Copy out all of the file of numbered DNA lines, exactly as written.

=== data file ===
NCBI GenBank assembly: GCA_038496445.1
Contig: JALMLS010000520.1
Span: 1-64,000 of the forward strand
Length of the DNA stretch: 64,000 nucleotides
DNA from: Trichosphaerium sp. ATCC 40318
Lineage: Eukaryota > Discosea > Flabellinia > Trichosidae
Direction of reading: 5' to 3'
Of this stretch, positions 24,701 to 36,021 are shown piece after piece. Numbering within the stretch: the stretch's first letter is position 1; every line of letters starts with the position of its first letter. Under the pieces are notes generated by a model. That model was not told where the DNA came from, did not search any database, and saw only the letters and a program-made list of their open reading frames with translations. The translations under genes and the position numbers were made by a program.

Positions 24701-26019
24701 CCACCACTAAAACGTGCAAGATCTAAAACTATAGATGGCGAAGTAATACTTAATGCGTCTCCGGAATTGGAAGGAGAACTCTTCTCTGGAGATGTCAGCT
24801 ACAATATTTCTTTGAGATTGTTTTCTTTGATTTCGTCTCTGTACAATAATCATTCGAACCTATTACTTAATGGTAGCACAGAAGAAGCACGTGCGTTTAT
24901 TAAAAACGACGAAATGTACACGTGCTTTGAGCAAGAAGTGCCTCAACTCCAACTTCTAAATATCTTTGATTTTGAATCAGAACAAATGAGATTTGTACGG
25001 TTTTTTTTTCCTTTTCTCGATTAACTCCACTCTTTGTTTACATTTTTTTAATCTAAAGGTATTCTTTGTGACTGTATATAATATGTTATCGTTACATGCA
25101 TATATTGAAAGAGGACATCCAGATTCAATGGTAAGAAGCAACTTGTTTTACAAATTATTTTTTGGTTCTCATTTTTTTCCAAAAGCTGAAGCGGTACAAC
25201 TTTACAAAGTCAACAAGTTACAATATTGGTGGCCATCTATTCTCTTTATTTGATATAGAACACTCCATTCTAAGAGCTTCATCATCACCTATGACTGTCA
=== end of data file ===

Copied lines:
NCBI GenBank assembly: GCA_038496445.1
Contig: JALMLS010000520.1
Span: 1-64,000 of the forward strand
Length of the DNA stretch: 64,000 nucleotides
DNA from: Trichosphaerium sp. ATCC 40318
Lineage: Eukaryota > Discosea > Flabellinia > Trichosidae
Direction of reading: 5' to 3'
Of this stretch, positions 24,701 to 36,021 are shown piece after piece. Numbering within the stretch: the stretch's first letter is position 1; every line of letters starts with the position of its first letter. Under the pieces are notes generated by a model. That model was not told where the DNA came from, did not search any database, and saw only the letters and a program-made list of their open reading frames with translations. The translations under genes and the position numbers were made by a program.

Positions 24701-26019
24701 CCACCACTAAAACGTGCAAGATCTAAAACTATAGATGGCGAAGTAATACTTAATGCGTCTCCGGAATTGGAAGGAGAACTCTTCTCTGGAGATGTCAGCT
24801 ACAATATTTCTTTGAGATTGTTTTCTTTGATTTCGTCTCTGTACAATAATCATTCGAACCTATTACTTAATGGTAGCACAGAAGAAGCACGTGCGTTTAT
24901 TAAAAACGACGAAATGTACACGTGCTTTGAGCAAGAAGTGCCTCAACTCCAACTTCTAAATATCTTTGATTTTGAATCAGAACAAATGAGATTTGTACGG
25001 TTTTTTTTTCCTTTTCTCGATTAACTCCACTCTTTGTTTACATTTTTTTAATCTAAAGGTATTCTTTGTGACTGTATATAATATGTTATCGTTACATGCA
25101 TATATTGAAAGAGGACATCCAGATTCAATGGTAAGAAGCAACTTGTTTTACAAATTATTTTTTGGTTCTCATTTTTTTCCAAAAGCTGAAGCGGTACAAC
25201 TTTACAAAGTCAACAAGTTACAATATTGGTGGCCATCTATTCTCTTTATTTGATATAGAACACTCCATTCTAAGAGCTTCATCATCACCTATGACTGTCA